Meditations on a Triangle (2010)
HD video, 14 min / mixed media
Remote Viewing (RV) is a mental faculty that allows a perceiver (a "viewer") to describe or give details about a target that is inaccessible to normal senses due to distance, time, or shielding. It was originally developed during the Cold War, when the CIA asked physicists Russell Targ and Harold Puthoff to study potential military applications of psychic phenomena. Psychics and ordinary people were asked to "view," draw, and then give information about remote geographical targets such as roads, buildings, and laboratory facilities. The only information the viewers received about the target was a series of coordinates, which served them as a reference.
The accuracy of the descriptions was astonishing, and far beyond what might have been accounted for by coincidence. Targ and Puthoff’s results suggested that Remote Viewing is a latent and widely found perceptual ability which can be taught and practiced by anyone. The explanation for how RV works rests on an accumulation of knowledge in such disparate fields as quantum physics, neurology, and psychology, and supports the theory that everything in the universe is interconnected.
“Meditations on a Triangle” (2010) continue Russo’s investigation into the unknown and unrepresentable. It explores how this practice may influence art and vice versa: Is it possible to Remote View works of art, and what are the implications of such an experiment on the way in which we think about art?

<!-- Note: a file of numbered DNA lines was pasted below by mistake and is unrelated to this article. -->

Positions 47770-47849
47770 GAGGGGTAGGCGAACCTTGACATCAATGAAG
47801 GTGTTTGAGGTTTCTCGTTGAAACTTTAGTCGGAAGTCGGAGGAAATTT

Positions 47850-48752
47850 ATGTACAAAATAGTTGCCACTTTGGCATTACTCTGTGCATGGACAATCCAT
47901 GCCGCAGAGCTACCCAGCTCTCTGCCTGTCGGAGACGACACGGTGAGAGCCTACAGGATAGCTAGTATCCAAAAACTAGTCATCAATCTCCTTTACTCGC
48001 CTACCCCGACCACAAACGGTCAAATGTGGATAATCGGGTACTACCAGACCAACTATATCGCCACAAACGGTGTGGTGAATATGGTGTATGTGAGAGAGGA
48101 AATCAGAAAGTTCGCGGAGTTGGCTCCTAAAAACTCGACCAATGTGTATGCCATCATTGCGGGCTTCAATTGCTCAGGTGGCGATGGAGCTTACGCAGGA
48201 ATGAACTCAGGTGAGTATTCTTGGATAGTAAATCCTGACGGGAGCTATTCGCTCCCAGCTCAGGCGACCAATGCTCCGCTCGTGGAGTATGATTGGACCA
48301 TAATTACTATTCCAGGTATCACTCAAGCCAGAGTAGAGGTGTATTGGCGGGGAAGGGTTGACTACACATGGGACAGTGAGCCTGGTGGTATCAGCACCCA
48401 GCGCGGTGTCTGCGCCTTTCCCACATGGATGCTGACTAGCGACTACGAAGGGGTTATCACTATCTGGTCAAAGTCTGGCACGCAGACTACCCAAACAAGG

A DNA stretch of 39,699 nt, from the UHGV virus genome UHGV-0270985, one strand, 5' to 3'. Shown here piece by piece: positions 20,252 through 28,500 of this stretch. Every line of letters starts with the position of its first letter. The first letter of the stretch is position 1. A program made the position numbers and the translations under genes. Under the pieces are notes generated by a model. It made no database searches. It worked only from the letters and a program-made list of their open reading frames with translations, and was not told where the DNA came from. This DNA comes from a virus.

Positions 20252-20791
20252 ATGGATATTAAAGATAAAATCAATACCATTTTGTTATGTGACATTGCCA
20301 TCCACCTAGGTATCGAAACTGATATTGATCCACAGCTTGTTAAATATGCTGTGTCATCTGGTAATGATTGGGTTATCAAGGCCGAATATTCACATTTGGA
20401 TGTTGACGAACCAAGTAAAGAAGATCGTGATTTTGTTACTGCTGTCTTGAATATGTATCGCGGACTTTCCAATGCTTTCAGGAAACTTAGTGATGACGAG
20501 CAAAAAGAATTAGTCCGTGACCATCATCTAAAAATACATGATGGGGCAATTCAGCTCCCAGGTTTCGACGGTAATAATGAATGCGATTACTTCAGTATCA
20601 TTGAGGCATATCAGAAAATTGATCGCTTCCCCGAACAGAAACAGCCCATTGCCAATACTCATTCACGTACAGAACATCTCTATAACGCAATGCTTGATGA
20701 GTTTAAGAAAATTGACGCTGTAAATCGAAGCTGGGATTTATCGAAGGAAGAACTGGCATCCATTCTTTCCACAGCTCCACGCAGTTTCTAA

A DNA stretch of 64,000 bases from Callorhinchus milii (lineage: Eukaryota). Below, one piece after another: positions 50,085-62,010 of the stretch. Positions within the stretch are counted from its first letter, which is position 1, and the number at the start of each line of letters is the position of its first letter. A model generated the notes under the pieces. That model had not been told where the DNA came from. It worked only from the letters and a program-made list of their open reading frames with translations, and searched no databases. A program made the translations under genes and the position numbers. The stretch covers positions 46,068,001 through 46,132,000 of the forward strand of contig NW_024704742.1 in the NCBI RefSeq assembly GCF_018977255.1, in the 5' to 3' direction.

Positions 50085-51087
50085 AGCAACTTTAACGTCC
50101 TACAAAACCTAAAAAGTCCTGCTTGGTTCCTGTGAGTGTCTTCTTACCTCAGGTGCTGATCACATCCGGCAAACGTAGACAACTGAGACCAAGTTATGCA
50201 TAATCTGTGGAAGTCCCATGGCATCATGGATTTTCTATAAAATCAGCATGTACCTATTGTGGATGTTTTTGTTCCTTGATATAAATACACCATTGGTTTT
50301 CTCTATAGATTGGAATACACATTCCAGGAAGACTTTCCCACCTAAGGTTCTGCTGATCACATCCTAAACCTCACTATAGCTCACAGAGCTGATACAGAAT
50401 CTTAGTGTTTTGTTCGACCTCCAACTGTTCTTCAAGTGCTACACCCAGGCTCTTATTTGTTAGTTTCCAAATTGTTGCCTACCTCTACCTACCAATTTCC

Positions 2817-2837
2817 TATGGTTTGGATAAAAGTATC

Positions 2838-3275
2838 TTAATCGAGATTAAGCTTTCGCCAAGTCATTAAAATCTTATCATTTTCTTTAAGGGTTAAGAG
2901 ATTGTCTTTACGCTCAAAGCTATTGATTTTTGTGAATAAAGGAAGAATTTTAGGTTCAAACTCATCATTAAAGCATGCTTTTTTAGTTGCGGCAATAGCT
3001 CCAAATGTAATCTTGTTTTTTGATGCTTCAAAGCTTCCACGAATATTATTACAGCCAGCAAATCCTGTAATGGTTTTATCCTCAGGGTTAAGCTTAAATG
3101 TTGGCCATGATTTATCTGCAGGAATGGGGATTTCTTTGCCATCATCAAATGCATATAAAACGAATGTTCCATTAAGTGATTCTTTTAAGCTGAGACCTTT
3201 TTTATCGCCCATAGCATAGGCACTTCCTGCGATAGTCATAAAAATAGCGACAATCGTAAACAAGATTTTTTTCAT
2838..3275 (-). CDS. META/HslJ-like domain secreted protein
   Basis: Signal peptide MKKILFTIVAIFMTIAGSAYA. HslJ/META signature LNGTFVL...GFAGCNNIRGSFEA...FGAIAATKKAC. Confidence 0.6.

The target in this Remote Viewing session was Wassily Kandinsky's abstract painting Variegation in the Triangle (1927). During the Viewing session, the Remote Viewer’s impressions were documented and then delivered to three artists: Mark Titchner, Shezad Dawood, and Jeremy Millar, whose different practices address questions of religion and spirituality, para-psychology and mysticism and their relation to ideas of modernism. Russo asked these artists to create new works based on the visual descriptions provided, or respond to the process.
In their responses, each artist freely projects his own preoccupations and interests: Shezad Dawood thinks that the description suggests a sort of temple atop a mountain from which issues a waterfall. Mark Titchner’s response to the reading involves putting himself into a trance, using a "dream machine," the meditation device first designed by Brion Gysin, the Beat Generation writer. Jeremy Millar’s sculptural structure alludes to the Kabbalistic myth of the "metatron," a configuration of circular forms organized to produce the scheme of an immaterial cube, in which geometric and "minimalist" forms converge.
By examining people’s ability to access works of art (or energy) in time and space, the work re-reads Kandinsky’s mystical and spiritual ideas to question what remains, and what is lost, in the process of inspiration, interpretation, and expression of a work of art. Can Kandinsky’s spirit be communicated unconsciously by his contemporary successors? Is there an energetic essence or a spiritual core to an art work which can be accessed by people and can be communicated?